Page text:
Filipino boxers risk life and limb to get round tests

MANILA • A total of 150 professional boxers in the Philippines have been banned for falsifying brain scan results aimed at detecting serious head injuries in the sport, regulators said yesterday.

The Philippine government has been imposing strict medical testing procedures following the deaths of several Filipino boxers from injuries suffered in professional fights in previous years.

"The welfare and safety of our boxers is part of our mandate. We do not want any more boxing deaths," Games and Amusements Board chairman Abraham Kahlil Mitra told reporters yesterday.

The ban means one in seven of the country's 1,054 professional boxers are not allowed to step into the ring, the country's sports regulator said.

The board found 150 boxers had submitted "fake" CT scan results this year, apparently because they could not afford an actual test, the board's medical officer Radentor Viernes told AFP.

About half of those blacklisted have since submitted the required medical examinations and the ban against them will be reviewed, Mitra added.

In 2012, undefeated flyweight Karlo Maquinto, aged 21, collapsed and later died from a brain injury after only his ninth pro fight.

Two other Filipino pro boxers also died from injuries suffered in the ring in 2005 and 2008.

The Philippines is a boxing hotbed that has produced the likes of legend Manny Pacquiao, winner of world titles in an unprecedented eight different weight divisions.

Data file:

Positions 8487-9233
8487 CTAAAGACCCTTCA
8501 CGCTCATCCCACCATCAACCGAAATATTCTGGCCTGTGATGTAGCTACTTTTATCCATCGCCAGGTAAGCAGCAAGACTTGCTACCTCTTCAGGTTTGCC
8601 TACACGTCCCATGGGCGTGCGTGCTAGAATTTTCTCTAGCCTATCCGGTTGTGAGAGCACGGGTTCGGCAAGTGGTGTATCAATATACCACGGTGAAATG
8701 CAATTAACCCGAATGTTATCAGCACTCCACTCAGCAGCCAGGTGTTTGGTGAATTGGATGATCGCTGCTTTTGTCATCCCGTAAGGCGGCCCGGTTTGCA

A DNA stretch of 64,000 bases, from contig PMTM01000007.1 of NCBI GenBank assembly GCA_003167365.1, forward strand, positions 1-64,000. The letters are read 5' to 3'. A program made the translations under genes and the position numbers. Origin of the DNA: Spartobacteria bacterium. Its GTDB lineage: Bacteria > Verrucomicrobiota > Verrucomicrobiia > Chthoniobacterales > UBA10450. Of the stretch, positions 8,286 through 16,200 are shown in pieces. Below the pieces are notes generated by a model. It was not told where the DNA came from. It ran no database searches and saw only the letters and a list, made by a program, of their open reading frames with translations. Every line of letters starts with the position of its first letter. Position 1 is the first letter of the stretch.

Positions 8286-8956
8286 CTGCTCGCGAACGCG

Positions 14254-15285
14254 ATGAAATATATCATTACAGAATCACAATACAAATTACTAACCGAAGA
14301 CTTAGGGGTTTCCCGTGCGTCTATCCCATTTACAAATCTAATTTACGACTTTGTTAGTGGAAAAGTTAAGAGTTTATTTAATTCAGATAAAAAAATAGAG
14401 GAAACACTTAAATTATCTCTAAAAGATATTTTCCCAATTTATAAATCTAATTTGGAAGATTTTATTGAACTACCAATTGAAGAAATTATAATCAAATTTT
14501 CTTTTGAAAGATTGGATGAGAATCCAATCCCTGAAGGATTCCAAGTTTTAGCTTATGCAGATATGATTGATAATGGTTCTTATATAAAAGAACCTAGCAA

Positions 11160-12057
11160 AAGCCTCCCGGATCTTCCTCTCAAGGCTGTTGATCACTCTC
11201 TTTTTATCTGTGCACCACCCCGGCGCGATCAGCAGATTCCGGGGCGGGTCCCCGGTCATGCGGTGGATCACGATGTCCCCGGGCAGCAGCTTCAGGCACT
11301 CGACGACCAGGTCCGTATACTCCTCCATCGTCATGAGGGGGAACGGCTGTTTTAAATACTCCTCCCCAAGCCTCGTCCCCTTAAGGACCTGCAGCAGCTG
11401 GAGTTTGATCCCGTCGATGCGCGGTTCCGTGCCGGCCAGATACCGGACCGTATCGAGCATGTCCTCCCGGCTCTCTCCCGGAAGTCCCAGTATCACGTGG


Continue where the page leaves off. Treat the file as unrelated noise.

For many in the impoverished Asian nation, Pacquiao is an icon and role model, and prizefighting offers one of the shortest tickets to fame and fortune for young Filipino males.

However, Mitra said many success-starved Filipino fighters were earning puny prizes and could not afford CT scans that the health ministry says cost at least 6,000 pesos (S$159) or the more expensive magnetic resonance imaging (MRI) scans costing almost three times as much.

"We've been criticised for being too strict, but still that's our job and we maintain it that way," he said.

To help the hard-up boxers and prevent more boxing deaths, Mitra also announced yesterday that government hospitals will in the future, offer free medical tests to Filipinos applying for professional boxing licences.

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A version of this article appeared in the print edition of The Straits Times on August 16, 2017, with the headline 'Filipino boxers risk life and limb to get round tests'. Print Edition | Subscribe